Content Regulation / Censorship, Defamation / Reputation, National Security, Political Expression, Press Freedom
Le Ministère Public v. Uwimana Nkusi
Closed Expands Expression
Global Freedom of Expression is an academic initiative and therefore, we encourage you to share and republish excerpts of our content so long as they are not used for commercial purposes and you respect the following policy:
Attribution, copyright, and license information for media used by Global Freedom of Expression is available on our Credits page.
The European Court of Human Rights (ECtHR) unanimously held that a publishing house’s rights under Article 10 of the European Convention for the Protection of Human Rights and Fundamental Freedoms had been violated after it was found guilty of overstepping the threshold of permissible criticism in a satirical cartoon. Leading Polish snack manufacturer Star Foods lodged a successful civil claim against children’s magazine Angorka, which had denounced its advertising campaign as inappropriate and referred to its crisp products as “muck.” Upon reviewing the wider context of the case, the ECtHR held that the Polish judiciary’s decision to interfere with Angorka’s right to freedom of expression was unnecessary in a democratic society, even if it intended to pursue the legitimate aim of protecting the rights and reputation of Star Foods. Crucially, the Polish courts had paid insufficient attention to the satirical cartoon’s contribution to public debate, and the duty of the press to disseminate information in the public interest. The Court also observed that the press was entitled to a degree of exaggeration and provocation if it facilitated better performance of their duty.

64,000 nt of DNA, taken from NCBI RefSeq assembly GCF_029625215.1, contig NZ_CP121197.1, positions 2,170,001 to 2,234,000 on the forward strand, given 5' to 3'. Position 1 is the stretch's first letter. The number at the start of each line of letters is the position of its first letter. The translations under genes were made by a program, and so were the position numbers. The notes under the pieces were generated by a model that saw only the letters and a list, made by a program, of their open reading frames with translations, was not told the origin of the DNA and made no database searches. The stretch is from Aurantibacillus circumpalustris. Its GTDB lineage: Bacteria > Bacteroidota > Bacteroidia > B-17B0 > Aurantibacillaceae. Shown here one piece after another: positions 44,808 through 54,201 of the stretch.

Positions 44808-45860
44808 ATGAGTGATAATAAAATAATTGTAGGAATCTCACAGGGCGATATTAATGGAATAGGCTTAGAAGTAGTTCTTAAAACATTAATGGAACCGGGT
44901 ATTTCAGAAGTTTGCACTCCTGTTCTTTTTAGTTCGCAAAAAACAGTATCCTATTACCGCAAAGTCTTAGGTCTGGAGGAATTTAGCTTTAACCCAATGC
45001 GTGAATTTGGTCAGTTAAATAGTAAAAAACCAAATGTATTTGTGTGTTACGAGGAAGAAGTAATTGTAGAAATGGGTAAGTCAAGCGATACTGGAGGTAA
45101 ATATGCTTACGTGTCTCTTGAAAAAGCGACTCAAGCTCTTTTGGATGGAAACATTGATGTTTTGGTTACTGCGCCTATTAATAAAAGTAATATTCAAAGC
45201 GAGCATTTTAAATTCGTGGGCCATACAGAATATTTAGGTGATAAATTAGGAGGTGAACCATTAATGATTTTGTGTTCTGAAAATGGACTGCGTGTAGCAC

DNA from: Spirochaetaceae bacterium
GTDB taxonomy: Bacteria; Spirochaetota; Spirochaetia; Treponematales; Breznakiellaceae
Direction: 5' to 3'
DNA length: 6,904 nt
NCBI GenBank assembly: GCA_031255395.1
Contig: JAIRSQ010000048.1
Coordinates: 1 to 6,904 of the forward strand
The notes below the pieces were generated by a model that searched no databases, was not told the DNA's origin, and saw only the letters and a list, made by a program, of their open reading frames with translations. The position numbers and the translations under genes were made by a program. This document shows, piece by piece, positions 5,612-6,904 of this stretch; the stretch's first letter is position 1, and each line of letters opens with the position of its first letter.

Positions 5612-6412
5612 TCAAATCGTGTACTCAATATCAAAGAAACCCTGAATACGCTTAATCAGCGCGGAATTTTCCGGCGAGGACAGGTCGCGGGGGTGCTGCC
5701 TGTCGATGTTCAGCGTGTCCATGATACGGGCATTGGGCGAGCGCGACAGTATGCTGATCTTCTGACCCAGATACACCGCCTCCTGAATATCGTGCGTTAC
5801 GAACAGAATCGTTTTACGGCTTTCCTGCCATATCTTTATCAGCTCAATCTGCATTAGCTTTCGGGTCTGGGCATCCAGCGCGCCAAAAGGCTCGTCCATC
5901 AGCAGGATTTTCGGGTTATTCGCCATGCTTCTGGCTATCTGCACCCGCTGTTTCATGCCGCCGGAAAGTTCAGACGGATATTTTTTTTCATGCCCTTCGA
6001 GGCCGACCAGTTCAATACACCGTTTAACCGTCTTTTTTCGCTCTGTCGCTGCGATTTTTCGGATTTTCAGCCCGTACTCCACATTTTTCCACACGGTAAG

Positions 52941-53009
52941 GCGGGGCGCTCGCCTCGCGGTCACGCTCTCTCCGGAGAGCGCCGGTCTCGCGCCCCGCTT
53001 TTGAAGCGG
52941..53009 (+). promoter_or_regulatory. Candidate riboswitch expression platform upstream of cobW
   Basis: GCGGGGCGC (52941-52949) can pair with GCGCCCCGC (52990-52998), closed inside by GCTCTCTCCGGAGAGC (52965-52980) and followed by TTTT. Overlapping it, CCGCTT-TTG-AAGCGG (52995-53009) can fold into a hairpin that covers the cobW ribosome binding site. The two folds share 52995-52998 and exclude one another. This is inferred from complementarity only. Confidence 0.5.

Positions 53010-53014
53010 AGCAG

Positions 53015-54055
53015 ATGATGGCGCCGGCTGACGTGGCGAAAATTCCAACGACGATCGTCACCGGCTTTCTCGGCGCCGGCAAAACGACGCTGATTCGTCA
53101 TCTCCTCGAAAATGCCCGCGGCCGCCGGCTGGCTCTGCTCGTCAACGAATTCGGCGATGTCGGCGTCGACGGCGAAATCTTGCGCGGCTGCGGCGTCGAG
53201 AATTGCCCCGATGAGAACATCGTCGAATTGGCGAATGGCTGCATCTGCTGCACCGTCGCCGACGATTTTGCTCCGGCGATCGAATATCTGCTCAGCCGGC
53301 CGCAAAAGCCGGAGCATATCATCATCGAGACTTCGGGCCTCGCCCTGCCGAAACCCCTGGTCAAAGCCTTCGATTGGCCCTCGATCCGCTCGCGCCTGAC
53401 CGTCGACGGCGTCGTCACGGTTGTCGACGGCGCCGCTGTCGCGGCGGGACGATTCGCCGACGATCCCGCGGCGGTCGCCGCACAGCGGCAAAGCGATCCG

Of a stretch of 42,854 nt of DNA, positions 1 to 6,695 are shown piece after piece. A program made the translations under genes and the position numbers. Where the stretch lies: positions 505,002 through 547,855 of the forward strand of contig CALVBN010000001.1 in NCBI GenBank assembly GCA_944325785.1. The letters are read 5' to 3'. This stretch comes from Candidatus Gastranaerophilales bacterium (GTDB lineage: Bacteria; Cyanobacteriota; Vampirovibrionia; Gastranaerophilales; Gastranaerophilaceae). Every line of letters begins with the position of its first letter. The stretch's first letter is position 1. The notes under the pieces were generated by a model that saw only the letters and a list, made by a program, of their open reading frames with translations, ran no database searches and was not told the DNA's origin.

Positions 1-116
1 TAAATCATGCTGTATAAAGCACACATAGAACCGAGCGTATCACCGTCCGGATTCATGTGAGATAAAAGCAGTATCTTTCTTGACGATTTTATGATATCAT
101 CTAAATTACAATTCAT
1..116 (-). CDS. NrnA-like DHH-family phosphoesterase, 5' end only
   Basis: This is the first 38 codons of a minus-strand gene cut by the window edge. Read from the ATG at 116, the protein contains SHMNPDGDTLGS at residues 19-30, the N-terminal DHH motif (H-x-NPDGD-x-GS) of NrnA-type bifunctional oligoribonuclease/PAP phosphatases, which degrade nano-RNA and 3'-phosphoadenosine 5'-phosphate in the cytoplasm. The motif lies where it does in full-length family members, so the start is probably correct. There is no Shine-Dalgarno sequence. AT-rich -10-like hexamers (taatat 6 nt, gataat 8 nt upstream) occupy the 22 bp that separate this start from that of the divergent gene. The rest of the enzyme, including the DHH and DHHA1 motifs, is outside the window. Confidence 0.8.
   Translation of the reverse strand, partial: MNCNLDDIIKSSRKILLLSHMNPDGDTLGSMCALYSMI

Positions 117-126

The two applicants in this case, both Polish nationals, were the owner of a publishing house and the editor-in-chief of one of the publishing house’s magazine supplements for children, “Angorka.” On May 16, 1999, Angorka published a cartoon of a boy holding a packet of potato crisps and speaking to a popular, well-known children’s character (a cartoon dog named Reksio). The potato crisps featured the name “Star Foods,” and the boy was pictured as saying, “Don’t worry! I would be a murderer too if I ate this muck!” On the next page of the magazine, an article explained that the cartoon was in relation to a recent advertising campaign by Star Foods crisps, in which inappropriate stickers had been placed on their packaging with phrases such as “Reksio is a murderer.” The article alleged that the campaign upset parents and terrified their children, and was accompanied by another small cartoon in which two cats were holding a packet of crisps. One of the cats was depicted as holding up a piece of paper drawn from the packet with the slogan “Reksio murderer,” and saying to the other “Surely, he is sometimes unpleasant, but a murderer?!”
Star Foods lodged a civil claim in the Lódź Regional Court, stating that its personal rights had been breached per Article 23 of the Polish Civil Code. On May 28, 2001, the court agreed, holding that the cartoon ‘overstepped the threshold of permissible criticism’ (para 11) – particularly considering that Angorka was aimed at children. Moreover, the wording of the cartoon and corresponding article conjured imagery of disgust and repulsion towards the defendant’s products, rather than critiquing the ‘murderer’ advertising campaign itself. The court ordered the applicants to publish an apology in their magazine for discrediting Star Foods’ products without any real justification, and to pay the defendant’s costs and a sum to charity.